NIST Compliance

Total Computer Solutions

NIST Compliance

The US National Institute of Standards and Technology (NIST) promotes and maintains measurement standards and guidelines to help protect federal agencies’ information and information systems. The government endorses these standards, and companies follow NIST compliance standards because they encompass security best practices controls across a range of industries – an example of a widely adopted NIST standard is the NIST Cybersecurity Framework.NIST standards are based on best practices from several security documents, organizations, and publications, and are designed as a framework for federal agencies and programs requiring stringent security measures. 

NIST 800–171

In response to Executive Order 13556 on managing controlled unclassified information (CUI), it published NIST 800–171; Protecting Controlled Unclassified Information In Nonfederal Information Systems and Organizations. CUI is defined as information — both digital and physical — created by a government (or an entity on its behalf) that, while not classified, is still sensitive and requires protection.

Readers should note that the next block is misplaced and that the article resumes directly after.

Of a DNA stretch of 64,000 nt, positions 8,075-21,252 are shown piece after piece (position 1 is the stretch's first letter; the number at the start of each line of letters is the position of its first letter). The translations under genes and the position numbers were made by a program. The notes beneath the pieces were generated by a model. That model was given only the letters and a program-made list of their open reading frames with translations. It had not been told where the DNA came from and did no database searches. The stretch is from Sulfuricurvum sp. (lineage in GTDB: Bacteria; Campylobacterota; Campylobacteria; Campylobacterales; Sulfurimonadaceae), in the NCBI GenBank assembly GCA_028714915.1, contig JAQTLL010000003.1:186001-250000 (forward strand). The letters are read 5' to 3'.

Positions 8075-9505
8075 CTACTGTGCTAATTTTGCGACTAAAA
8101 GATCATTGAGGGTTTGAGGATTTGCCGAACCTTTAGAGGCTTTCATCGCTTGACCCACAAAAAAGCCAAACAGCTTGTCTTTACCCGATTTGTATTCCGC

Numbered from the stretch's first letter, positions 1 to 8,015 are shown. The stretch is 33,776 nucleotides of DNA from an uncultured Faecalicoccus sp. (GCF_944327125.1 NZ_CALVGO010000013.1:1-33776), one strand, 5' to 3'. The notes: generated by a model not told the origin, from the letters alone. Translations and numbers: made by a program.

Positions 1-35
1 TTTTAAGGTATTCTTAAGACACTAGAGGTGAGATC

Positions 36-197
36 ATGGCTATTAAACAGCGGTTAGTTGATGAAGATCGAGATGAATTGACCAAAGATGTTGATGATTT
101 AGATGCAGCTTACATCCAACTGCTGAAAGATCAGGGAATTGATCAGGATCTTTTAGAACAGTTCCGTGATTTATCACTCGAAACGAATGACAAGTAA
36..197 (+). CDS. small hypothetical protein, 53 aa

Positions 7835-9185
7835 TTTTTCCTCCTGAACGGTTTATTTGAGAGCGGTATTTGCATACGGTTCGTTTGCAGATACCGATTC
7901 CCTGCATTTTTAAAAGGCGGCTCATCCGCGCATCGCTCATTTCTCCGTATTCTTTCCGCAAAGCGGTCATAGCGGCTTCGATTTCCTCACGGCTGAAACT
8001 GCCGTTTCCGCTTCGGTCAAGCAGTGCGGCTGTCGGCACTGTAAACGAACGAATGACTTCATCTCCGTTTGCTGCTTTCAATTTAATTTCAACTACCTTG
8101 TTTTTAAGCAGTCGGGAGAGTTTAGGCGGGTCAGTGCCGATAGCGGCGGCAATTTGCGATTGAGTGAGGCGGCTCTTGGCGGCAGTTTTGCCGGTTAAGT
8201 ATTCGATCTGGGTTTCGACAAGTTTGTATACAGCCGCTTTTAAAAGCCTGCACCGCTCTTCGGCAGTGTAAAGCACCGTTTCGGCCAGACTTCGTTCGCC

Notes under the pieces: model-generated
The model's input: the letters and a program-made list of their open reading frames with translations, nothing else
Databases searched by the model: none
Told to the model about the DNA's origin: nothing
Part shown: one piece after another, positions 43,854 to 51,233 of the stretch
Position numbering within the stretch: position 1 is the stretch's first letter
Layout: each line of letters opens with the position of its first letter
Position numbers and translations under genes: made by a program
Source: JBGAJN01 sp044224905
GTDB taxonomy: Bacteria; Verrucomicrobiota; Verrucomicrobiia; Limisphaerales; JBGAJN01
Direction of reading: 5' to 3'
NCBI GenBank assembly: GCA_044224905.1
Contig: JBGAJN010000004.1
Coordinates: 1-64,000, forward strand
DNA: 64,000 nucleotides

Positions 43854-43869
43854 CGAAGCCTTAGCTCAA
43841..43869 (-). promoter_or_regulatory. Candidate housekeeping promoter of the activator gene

NIST 800–171 was initially published in June 2015 and has been updated several times since then in response to evolving cyberthreats. It provides guidelines on how CUI should be securely accessed, transmitted, and stored in nonfederal information systems and organizations; its requirements fall into four categories:

  • Controls and processes for managing and protecting
  • Monitoring and management of IT systems
  • Clear practices and procedures for end-users
  • Implementation of technological and physical security measures

NIST Compliance Benefits 

The first benefit of NIST compliance is that it helps to ensure an organization’s infrastructure is secure. NIST also lays the foundational protocol for companies to follow when achieving compliance with specific regulations such as HIPAA or FISMA. It is important to keep in mind, however; that following NIST is not a complete assurance that your data is secure. That is why NIST guidelines begin by telling companies to inventory their cyber assets using a value-based approach, to find their most sensitive data, and prioritize protection efforts around it. 

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